Conveniently, in the testing phase, RTW makes it pretty clear what the problem is, where it is, and how it might be solved. Cars flying off the track? Well the problem is likely to be an issue of speed. Indeed, you can see exactly how far the cars will go at any point of the track, and to make it clearer, the danger levels are colour-coded. Thankfully, few problems actually necessitate rebuilding all or any specific part of the ride.
If the cars are hurtling around a bend at 75 kph, then you can simply add brakes or friction to slow them down. You can even select just how much braking power or friction these parts of the tracks contain. If your roller coaster has the opposite problem, and the cars are getting stuck on a steep incline because they aren’t moving fast enough, there are ways to fix that too, using a chain that pulls them up, or boosters that confer greater speeds.
When you’re laying out the ride, you’re creating nodes. Build a long piece of track that rises up vertically into a tight curve, and that’s a specific node that you can customise later. But when you select that node to edit it, any mechanisms you place, like boosters, will be put on the entire node. You might not want that. You might want a booster at the top and a chain at the bottom. That’s not a problem, though, because with a simple click, you can create a new, smaller node, and then another, and then apply the mechanisms. This extends beyond mechanisms, so you can change the pitch and yaw of every tiny part of the track.
RTW might very well have the best roller coaster editor in any theme park sim – it’s incredibly easy to use but is fit to burst when it comes to customisation options, though aside from some fancy-looking cars and colour changes, there’s still a bit of room for more cosmetic editing. It’s ripe for experimentation, but the depth doesn’t come with a large degree of fiddliness. Ultimately, it’s a delight to use.
So clearly I’m a fan, yet you might be able to tell there’s a but coming. Unfortunately, RTW is, in its current state, a pretty poor, barebones management game, rife with AI problems. Customers complain about problems that don’t exist, but their dissatisfaction doesn’t have a noticeable impact until things get really bad; park staff are clueless automatons who will often ignore issues in their wheelhouse, and there’s seemingly no way to designate areas for them to work in; rides break down at the drop of a hat, and it doesn’t seem to have anything to do with how often they are used; and there’s simply not much management for park owners to actually do.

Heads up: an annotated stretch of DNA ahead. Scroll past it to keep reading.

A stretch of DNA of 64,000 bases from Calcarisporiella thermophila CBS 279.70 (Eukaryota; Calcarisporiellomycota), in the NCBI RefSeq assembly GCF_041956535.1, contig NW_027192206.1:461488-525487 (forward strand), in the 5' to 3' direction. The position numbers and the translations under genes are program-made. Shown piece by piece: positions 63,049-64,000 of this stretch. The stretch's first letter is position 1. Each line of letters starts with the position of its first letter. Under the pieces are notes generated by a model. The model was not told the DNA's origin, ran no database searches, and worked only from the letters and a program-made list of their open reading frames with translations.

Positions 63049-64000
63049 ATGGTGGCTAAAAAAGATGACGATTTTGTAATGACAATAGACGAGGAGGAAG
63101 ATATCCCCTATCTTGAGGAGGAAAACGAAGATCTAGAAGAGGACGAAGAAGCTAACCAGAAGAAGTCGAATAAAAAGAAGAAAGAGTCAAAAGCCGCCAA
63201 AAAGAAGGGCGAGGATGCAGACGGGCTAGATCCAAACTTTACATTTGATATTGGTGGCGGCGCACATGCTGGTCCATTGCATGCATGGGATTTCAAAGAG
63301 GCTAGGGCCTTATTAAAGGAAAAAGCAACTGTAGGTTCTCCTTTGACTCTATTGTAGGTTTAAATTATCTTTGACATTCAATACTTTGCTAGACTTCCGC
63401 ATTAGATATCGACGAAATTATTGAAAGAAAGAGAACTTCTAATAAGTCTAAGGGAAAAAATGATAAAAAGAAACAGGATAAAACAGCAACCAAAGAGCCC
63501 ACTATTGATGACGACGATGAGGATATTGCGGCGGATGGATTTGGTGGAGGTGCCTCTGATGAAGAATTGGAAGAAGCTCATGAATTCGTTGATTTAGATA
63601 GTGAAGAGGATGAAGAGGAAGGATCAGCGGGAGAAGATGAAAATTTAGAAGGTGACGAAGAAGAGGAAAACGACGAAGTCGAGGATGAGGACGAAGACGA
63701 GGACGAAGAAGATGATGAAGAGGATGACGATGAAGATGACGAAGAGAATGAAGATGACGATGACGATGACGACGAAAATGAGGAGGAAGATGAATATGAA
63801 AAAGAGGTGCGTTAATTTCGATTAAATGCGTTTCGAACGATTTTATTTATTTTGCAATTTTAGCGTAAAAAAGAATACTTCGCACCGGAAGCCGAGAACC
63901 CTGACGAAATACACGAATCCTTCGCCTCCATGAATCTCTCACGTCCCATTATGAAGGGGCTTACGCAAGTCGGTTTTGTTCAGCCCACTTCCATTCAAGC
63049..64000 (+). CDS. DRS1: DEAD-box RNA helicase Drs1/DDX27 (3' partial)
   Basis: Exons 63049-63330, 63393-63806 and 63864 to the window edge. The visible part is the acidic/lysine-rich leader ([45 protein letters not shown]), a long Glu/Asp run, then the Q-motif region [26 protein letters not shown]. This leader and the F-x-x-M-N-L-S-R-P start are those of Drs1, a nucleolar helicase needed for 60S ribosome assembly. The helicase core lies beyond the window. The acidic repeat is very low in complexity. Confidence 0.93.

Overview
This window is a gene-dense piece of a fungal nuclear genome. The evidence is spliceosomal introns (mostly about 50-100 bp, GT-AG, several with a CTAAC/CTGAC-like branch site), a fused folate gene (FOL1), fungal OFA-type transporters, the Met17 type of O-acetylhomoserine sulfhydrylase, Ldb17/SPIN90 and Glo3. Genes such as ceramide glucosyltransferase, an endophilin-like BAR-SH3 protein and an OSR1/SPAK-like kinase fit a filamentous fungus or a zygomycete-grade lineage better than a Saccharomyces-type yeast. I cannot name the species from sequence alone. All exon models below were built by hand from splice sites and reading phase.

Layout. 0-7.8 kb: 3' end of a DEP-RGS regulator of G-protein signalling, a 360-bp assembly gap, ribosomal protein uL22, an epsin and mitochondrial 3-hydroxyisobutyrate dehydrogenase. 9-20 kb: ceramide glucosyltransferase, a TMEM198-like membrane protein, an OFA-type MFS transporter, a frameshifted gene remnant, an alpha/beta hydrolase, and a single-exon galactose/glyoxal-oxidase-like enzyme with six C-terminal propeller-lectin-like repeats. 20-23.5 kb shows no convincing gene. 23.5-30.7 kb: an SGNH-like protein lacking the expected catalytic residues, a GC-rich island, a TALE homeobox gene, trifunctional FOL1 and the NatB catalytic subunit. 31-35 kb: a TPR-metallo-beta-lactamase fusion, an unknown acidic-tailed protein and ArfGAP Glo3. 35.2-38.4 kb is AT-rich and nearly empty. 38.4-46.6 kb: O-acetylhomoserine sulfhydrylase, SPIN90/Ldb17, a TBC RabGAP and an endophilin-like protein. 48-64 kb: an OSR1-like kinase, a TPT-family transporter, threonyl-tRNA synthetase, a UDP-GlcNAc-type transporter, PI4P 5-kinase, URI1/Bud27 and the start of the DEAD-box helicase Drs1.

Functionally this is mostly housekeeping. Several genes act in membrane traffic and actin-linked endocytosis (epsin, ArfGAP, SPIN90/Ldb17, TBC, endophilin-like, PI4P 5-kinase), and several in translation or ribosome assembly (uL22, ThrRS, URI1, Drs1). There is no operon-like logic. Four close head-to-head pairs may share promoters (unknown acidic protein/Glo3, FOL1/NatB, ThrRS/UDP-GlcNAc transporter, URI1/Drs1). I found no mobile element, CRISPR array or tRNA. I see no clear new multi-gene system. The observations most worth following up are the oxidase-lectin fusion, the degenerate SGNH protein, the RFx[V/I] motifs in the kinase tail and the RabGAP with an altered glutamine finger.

Once you stop building rides and fiddling around with roller coasters, RTW becomes a fairly dull affair. You can change the ticket prices, take out loans and set up marketing campaigns, but it never really feels like you need to solve any problems. The issues that do crop up tend to be bugs or AI problems, not things that players need to figure out. For instance, there’s nothing you can do to stop things from breaking down, even if you have an army of mechanics on the payroll, so you just have to wait for rides to stop working and watch as your staff eventually fixes them. There’s no way to solve the problem before it gets to that point.
Performance is another area that clearly needs a lot of work, but that’s only a surprise because RTW looks like a five-year-old game that someone’s added overzealous depth of field to. Optimisation tends to be the last thing to be fixed in Early Access games, but I really didn’t expect it to be as poor as it is given the minimum requirements, default settings, and my more than capable rig (Intel i5-3570K @3.40 GHz, 8 GB of RAM, GeForce GTX 970, Windows 10).
And then we get to the UI, which for a management game – even one that’s weirdly light on management – is absolutely garbage. Big, unwieldy, ugly and not particularly helpful, it gets in the way rather than assisting, obscuring the game whenever an oversized window is summoned. And God forbid you want to filter information or use a search feature.
RollerCoaster Tycoon World feels like half of a good game. The construction side of things, though not perfect, is well on its way to being great, and coaster creation is already fantastic. If the RollerCoaster part of the title is the most important thing to you, then you’ll probably be able to squeeze a lot of enjoyment out of RTW, even in its infant form. If you care at all about the Tycoon part, however, you’ll no doubt be left incredibly disappointed. It’s already seen two updates, though, and feedback seems to have been taken seriously so far, so RTW is absolutely worth keeping an eye on.